The Potomac Highlands Watershed School 

Stream Cleaner Environmental Forum

Why Does Urban Matter?

Frank Rodgers
Urban Forester
Certified Arborist, International Society of Arborists 
Cacapon Institute, Director of Education and Outreach

 

First, what does "urban" mean?

 

The U.S. Census Bureau defines "urban" as any location where 500 or more people live within one square mile.  Urban, for U.S. federal agencies, is identified on the scale of census blocks.  Every decade a census is taken to collect data on the U.S. population and the country is divided into census blocks.  Since we know the population and size of each census block, we can determine population density.  Urban pressure has an "edge effect," with areas that were urban becoming more urban and surrounding areas converting to urban.   The Chesapeake Bay Program's website has a graph that shows us how rapidly population is growing in the Bay's watershed since 1950.

 

 

 How does urban expansion affect the Bay?

 

 It is important to realize that "urban" does not necessarily mean "city".  Suburban development often allows for more than 500 people per square mile so a "suburb" can be "urban" too.  The illustration above of urban areas is from a U.S. Forest Service presentation.  It shows how the Washington - Philadelphia corridor’s population grew between 1990 and 2000.  The blue-gray represents the census blocks that were urban in 1990, the red represents the census blocks that turned urban by the 2000 census - just ten short years.   Notice how urbanization has an “edge effect” with land on the border of existing urban land becoming urban over time.  When areas become urban, other land uses diminish (USFS footnote).   For example, between 1982 and 1997 the Chesapeake Bay watershed lost over 750,000 acres of forestland to development (CBP footnote (1)).  

 

The harmful "point sources" of pollution that come with urbanization such as sewage treatment plants and industry are regulated.  What are the non-point sources pollution of urbanization that impact the Chesapeake Bay?  Two of the major factors associated with non-point source sediment and nutrient pollution from urban areas are impervious surfaces and deforestation.

 

Impervious surfaces

 

Surfaces that water cannot penetrate are called impervious.  Impervious surfaces include natural surfaces like solid rock, and man-made surfaces such as parking lots, buildings, and roads.  The percentage of the total land area that is impervious increases as areas become urbanized.  That increase in turn increases and accelerates storm water run off following precipitation, causing erosion of stream banks and increasing sedimentation.  The rain, naturally, is not the problem; if the land were in its natural condition (grass and forest), much of the water would be absorbed into the soil.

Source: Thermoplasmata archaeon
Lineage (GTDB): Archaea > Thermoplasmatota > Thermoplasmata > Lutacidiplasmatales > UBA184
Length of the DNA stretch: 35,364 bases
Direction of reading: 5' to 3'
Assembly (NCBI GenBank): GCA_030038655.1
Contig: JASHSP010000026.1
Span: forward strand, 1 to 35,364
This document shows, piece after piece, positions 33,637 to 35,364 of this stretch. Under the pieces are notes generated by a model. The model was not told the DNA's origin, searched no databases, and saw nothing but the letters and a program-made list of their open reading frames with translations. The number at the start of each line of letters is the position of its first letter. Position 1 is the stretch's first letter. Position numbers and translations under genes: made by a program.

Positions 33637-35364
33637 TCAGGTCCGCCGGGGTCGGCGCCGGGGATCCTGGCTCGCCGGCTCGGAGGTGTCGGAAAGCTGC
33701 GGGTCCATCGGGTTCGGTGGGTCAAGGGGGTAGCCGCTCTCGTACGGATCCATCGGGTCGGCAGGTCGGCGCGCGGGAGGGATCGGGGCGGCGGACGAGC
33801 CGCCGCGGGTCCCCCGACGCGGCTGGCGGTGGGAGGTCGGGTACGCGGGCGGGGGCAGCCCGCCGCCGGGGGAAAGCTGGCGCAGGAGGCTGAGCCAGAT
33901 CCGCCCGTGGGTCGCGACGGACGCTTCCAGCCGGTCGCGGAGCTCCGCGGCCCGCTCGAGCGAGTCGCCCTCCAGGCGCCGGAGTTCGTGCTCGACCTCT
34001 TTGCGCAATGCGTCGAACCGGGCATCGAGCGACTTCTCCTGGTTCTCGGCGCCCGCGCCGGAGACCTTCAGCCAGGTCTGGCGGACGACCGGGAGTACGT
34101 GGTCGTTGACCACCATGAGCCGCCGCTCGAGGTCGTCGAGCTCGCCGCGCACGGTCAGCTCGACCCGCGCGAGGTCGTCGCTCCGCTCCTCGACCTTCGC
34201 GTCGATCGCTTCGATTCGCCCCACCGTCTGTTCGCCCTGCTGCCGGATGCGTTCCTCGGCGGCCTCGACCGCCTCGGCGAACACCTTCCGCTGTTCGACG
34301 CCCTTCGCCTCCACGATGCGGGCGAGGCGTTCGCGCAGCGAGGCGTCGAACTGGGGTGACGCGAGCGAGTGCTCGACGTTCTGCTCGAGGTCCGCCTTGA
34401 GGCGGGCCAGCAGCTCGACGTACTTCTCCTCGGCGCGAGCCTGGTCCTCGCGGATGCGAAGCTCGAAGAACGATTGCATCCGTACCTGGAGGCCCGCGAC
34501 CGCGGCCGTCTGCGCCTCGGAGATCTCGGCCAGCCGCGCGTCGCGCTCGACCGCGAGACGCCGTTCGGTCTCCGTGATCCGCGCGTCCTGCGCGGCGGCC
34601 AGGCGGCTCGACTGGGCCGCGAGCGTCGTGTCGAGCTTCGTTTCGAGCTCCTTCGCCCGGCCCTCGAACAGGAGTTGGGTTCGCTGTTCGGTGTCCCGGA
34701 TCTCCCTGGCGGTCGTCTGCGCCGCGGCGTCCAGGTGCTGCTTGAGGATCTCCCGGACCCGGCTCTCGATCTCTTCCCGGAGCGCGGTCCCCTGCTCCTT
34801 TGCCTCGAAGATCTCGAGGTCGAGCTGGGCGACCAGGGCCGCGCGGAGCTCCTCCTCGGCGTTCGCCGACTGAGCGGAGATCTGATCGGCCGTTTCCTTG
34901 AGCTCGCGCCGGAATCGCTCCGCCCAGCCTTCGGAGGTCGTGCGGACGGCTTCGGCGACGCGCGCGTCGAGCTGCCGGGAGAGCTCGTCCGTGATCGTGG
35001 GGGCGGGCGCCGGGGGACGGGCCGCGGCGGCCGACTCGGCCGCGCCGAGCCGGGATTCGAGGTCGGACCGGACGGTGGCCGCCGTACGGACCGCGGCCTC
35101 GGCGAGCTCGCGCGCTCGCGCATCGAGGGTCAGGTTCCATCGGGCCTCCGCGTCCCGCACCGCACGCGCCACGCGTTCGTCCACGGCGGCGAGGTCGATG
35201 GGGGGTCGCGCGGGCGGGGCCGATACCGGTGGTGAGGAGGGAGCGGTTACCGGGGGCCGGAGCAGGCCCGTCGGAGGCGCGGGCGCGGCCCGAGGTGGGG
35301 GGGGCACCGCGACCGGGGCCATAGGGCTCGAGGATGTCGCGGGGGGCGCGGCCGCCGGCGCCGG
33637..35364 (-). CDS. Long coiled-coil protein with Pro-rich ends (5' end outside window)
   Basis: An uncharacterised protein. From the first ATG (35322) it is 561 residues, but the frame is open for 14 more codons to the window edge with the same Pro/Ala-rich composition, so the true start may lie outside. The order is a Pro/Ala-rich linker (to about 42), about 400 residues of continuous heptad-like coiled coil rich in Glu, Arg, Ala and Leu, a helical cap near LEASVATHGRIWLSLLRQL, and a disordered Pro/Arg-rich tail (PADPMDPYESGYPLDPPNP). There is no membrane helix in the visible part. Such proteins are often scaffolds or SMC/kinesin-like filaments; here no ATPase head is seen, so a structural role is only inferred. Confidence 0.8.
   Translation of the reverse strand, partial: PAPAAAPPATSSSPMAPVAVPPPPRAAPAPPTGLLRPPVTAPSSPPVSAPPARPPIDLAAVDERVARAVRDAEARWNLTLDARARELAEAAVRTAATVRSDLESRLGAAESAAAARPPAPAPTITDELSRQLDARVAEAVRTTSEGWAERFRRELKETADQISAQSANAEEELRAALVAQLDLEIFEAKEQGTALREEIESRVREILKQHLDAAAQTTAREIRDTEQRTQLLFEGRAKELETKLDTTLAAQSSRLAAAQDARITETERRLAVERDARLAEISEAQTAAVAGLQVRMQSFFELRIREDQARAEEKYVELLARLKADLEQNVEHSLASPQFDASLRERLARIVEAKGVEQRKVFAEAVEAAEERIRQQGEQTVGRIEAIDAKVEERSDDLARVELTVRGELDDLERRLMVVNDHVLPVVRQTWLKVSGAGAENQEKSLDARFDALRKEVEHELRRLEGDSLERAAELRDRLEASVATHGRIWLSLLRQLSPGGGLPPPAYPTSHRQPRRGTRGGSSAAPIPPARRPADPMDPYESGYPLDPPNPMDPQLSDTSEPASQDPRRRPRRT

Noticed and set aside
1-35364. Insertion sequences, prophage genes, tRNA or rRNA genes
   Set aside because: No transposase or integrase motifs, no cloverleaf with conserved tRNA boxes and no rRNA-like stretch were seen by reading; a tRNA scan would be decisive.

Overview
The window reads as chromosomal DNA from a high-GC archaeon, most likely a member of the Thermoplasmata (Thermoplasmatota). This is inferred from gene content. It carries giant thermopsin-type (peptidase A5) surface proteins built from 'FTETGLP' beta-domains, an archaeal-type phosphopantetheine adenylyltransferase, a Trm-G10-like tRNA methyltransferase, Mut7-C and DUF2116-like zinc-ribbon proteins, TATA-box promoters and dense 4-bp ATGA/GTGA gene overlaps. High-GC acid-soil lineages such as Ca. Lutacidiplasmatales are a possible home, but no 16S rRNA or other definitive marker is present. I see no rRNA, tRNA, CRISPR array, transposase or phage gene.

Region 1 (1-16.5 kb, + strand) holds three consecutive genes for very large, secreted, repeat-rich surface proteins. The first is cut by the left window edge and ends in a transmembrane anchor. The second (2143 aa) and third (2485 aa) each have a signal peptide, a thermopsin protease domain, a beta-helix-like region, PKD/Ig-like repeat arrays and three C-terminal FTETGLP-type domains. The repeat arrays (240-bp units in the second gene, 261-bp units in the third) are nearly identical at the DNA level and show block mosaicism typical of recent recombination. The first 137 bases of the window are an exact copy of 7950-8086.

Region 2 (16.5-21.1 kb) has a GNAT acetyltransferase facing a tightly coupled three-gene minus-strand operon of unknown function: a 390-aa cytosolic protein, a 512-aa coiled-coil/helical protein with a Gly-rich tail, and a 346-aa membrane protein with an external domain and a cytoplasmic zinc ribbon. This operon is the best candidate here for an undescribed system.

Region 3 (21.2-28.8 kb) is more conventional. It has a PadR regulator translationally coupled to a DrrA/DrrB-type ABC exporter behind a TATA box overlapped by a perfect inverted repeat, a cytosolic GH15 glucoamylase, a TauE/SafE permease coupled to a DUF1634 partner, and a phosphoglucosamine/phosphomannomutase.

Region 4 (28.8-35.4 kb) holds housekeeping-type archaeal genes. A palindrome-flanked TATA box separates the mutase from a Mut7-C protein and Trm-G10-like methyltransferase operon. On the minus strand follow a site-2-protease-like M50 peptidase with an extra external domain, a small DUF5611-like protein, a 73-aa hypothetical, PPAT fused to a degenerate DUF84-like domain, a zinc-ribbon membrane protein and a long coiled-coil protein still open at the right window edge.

Impervious surfaces associated with urbanization have tremendous impacts on hydrology and water quality.   They increase storm water runoff, cause more frequent flooding, and cause lower flows in dry weather.  Why lower flows?  Impervious surfaces decrease the percentage of rainfall that soaks into the ground, which reduces "recharge" of the ground water that supports stream flow in dry weather.  In other words, because of impervious surfaces, streams in urban areas are "flashy" (they rise and fall rapidly) and go dry quickly. 

 

As water runs off impervious surfaces, it quickly gathers both volume and speed before reaching the stream.  This un-natural "storm surge" destroys the physical structure of natural stream beds by widening and eroding them.  It doesn't take very much impervious area to severely impact stream habitat.  For example, native brook trout begin to disappear with as little as 4% impervious land cover – that’s as little as a 1,700 square foot building (30’x58’) on a one acre lot.  When the percentage of impervious land reaches 25%, streams is considered "non-supporting" and has no value as habitat for fish (SMRC footnote (1)).  Urbanization removes the forest that would otherwise naturally reduce erosion.

 

Deforestation

 

A second major impact of urbanization is reduced tree cover.  Trees are important to the Chesapeake Bay because they reduce erosion by holding soil together with their roots, and because they take up nutrients.  In fact, as Native Guide Al Todd noted that "retaining and expanding forests across the watershed is one of the most cost effective strategies for ensuring long term reductions in nutrient loads to the Bay."  So, the tree loss associated with urbanization is a big problem for the Bay and local streams as well.

 

In addition to the urban areas, where the population density is 500 or more people per square mile, the land between the urban centers is also impacted by urban growth.  The roads, power lines, and infrastructure required to support city and suburban residents cut across the forest between urban areas.  We know that a healthy forest is the best assurance for a healthy watershed but the process of urbanization fragments the forest, making it harder to maintain a healthy forest in and around urbanized areas

 

You can learn what area of your state was classified as urban in 2000 and see data on the forest within your state and municipality as defined by the Urban Natural Resources Institute of the USDA Forest Services.  Click on the link below for information by state.

 Worse than dense urban development is low-density development, often referred to as "sprawl", that fragments and segments the forest.  This makes it harder to maintain the healthy forest that is needed for a healthy watershed.    Fragmentation (i.e.: disconnected land use) harms the forest by essentially "turning the forest inside out".  What used to be the forest's interior becomes an edge as roads and utilities cut through the center, exposing it to harmful influences like invasive species, pests, and damaging winds.  In addition to fragmentation, segmentation, or "parcelization", breaks up the forest by dividing it from large land ownership into smaller ones.  In the Potomac Valley of West Virginia, more than 80% of farmers have a nutrient management plan in place on their farm.  Do you think 80% of suburban land owners have a management plan in place for their woodlands?  Divided ownership of the forest has, so far, led to a decline in the percentage of forestland that is actively managed.  Unmanaged and fragmented, the forest is being lost and that is significant to the Bay because it represents a loss of erosion control and nutrient uptake capacity, a permanent loss in some cases (CBP footnote (2)).